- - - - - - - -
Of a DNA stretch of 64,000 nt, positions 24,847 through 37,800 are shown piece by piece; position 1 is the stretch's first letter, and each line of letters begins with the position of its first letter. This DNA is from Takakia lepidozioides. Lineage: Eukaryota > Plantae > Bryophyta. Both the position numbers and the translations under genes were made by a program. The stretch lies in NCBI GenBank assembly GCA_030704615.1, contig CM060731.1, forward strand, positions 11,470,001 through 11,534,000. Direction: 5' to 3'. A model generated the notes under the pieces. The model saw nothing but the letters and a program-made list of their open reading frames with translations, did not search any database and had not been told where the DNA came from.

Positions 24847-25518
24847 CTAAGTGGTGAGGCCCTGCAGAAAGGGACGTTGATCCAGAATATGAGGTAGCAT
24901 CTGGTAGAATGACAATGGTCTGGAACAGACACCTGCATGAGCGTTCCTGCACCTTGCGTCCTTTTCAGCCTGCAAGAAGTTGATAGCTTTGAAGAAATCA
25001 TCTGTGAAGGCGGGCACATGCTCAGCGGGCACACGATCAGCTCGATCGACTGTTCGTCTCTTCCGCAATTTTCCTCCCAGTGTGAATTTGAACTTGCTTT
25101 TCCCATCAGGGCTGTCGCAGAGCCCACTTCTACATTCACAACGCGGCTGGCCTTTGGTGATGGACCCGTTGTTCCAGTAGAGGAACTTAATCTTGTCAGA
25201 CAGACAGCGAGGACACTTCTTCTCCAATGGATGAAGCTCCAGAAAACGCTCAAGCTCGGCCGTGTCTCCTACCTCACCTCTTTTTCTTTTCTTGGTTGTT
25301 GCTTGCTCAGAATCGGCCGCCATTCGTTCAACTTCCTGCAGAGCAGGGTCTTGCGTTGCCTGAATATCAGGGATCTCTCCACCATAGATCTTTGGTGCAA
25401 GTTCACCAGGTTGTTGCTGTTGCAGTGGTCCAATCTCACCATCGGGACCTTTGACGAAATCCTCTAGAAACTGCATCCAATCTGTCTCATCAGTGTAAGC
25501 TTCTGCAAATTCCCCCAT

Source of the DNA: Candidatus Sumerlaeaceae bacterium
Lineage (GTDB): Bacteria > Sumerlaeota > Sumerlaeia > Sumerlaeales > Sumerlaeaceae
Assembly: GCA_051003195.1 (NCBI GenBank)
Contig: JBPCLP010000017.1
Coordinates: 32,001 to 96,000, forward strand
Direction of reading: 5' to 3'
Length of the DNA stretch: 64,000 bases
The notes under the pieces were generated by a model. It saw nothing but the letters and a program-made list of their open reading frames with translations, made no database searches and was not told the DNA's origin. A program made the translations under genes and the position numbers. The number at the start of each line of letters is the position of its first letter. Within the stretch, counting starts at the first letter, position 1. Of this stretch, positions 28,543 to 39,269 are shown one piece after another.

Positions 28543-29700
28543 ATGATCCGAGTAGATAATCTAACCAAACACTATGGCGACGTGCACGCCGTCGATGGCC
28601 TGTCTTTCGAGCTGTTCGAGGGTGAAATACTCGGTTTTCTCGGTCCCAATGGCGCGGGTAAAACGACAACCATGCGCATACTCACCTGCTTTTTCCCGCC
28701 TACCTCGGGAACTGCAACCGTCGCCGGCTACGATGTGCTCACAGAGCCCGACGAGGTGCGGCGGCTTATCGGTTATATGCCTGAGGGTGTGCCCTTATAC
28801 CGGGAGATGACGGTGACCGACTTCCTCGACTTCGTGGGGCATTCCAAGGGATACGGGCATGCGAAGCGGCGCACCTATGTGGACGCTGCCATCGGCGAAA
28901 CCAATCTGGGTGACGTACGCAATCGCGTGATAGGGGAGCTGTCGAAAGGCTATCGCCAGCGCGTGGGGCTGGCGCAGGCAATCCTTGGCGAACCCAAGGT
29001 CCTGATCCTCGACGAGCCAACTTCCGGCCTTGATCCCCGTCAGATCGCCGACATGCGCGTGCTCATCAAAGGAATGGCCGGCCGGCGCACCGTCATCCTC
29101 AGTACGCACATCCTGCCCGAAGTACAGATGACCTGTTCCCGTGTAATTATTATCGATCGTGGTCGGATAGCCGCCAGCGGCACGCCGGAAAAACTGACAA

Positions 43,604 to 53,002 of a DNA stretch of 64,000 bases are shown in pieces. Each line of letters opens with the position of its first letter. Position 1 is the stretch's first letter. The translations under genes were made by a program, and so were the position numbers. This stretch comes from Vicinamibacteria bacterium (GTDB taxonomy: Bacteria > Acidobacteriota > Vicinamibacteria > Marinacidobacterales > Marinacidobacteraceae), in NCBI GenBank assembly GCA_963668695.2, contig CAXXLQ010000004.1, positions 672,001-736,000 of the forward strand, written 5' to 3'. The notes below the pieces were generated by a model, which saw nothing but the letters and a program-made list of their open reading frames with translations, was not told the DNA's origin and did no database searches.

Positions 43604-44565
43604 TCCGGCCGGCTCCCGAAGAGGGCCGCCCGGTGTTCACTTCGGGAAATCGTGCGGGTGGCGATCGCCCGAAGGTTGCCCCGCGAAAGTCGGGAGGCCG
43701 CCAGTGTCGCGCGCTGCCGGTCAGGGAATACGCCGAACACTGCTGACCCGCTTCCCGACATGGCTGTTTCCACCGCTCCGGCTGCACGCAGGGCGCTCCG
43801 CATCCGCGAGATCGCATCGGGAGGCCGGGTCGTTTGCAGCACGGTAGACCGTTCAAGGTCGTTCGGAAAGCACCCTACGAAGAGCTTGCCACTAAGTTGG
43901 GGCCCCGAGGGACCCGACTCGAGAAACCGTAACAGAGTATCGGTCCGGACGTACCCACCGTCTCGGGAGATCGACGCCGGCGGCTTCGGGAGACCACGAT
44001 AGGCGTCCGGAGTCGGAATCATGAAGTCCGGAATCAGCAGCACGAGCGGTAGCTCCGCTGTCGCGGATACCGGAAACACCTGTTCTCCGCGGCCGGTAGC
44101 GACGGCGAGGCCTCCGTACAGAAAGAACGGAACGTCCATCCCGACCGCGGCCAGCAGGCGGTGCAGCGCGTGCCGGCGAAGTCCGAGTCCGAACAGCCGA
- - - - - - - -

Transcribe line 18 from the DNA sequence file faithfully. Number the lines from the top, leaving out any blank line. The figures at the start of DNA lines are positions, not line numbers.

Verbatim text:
The notes under the pieces were generated by a model. It saw nothing but the letters and a program-made list of their open reading frames with translations, made no database searches and was not told the DNA's origin. A program made the translations under genes and the position numbers. The number at the start of each line of letters is the position of its first letter. Within the stretch, counting starts at the first letter, position 1. Of this stretch, positions 28,543 to 39,269 are shown one piece after another.